Book Review | The Anthropocene Reviewed, reviewed

In 2020, like everyone else, my screen time rocketed to the point where I hurt my thumb due to infinite scrolling. To deal with this new pain with the ongoing suffering of the pandemic I was constantly trying to find something soothing and comforting. Luckily, in that pursuit, I found a podcast by John Green called The Anthropocene Reviewed. I’ve heard several kinds of podcasts from true-crime to finance, but this one was something surprisingly unexpected.

Anthropocene- It is the current geological age that we are living in, where humans have affected every part of the ecosystem, climate, biodiversity, environment, you name it. Okay full disclosure, I had been thinking that the only way we’d been affecting our planet as global warming. Listening to this podcast and then reading this book made me realise what a huge impact our tiny actions make on our planet every second.

The contradiction of human power: We are at once far too powerful and not nearly powerful enough. We are powerful enough to radically reshape Earth’s climate and biodiversity, but not powerful enough to choose how we reshape them. We are so powerful that we have escaped our planets atmosphere. but we are not powerful enough to save those we love from suffering.

His book/podcast includes a variety of topics from sunsets to googling strangers, with a little bit of his personal experience connecting to them and those topics are rated in the end. That’s the best part. I can’t be the only one who likes to check several stars a product, or a restaurant, or anything in general has, and I go through all the reviews to see if it’s worth my time and money, it is the safest bet. And we’ve gone completely crazy with the rating system. The only things that are left to be rated and reviewed right now are living-beings, I hope it doesn’t happen any time sooner. It has become an integral part of our lives and we cannot deny that. But I find it a little absurd to rate sunsets, or some grass, or Halley’s comet, or cave paintings. How does one rate those things? John Green has the answer to that question.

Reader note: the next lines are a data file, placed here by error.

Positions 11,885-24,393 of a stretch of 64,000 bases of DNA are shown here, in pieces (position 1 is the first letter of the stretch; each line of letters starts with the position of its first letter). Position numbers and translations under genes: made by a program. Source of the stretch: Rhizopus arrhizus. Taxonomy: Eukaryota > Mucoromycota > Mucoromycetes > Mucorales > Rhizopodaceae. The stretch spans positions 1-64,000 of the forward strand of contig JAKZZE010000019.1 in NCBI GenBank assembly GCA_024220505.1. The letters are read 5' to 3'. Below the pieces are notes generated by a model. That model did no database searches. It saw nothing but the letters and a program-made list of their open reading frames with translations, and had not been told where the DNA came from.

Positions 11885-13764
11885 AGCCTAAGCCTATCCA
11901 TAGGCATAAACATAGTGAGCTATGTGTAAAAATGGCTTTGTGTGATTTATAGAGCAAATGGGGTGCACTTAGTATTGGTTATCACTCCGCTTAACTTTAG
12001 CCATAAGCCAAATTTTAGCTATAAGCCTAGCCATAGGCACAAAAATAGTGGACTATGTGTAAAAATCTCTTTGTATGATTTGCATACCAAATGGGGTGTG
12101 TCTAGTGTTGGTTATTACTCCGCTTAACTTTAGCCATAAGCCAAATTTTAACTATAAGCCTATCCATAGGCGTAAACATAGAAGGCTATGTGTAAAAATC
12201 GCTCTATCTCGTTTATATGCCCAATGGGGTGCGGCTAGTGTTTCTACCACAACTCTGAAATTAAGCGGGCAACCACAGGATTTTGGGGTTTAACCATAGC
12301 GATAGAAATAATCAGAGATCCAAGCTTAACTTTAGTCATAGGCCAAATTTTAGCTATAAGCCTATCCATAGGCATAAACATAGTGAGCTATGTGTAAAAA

I think this is the first book that has mentioned life during COVID and life after COVID . It is refreshing to read our mutual suffering, makes you feel less alone. Pandemic has affected us on so many layers that it’s difficult to unravel them now. One of the things that happened to me during this time was I lost interest in people, nature, and everything happening around me because it was constantly worst and too much to handle. I don’t think I will be exaggerating if I say that this book gave me hope, and a new sense of wonder, and elevated my curiosity to see everything in a completely different filter. I’ve fallen in love with our planet and humanity all over again. It’s so easy to find everything that’s wrong with the world, but difficult to look on the other side and be in awe of how small and insignificant you are in this universe. It’s even more difficult to make a person realise this by mere 300 pages, and that’s the wonder of The Anthropocene Reviewed.

From quark to supernova, the wonders do not cease. It is our attentiveness that is in short supply, our ability and willingness to do the work that awe requires.

Some of my most favourite essays are Halleys Comet, Lascaux Cave paintings, Harvey, Penguins of Madagascar, The yips, Plague and Googling Strangers. As this is a John Green book, the essays go from funny to emotional real quick. And the best part of the Anthropocene Reviewed is that there are so many podcast episodes that didn’t make it in the book that I can go and listen to for free on Spotify. And there are new episodes every month. I find that comforting and something to look forward to in our absolutely uncertain lives right now.

And talking about the uncertainties that we are living in I would like to do something uncertain too- rate art. I don’t know if you have noticed but I never rate the books/movies I watch. But reading this book makes me want to rate everything. I give The Anthropocene Reviewed 5 stars.

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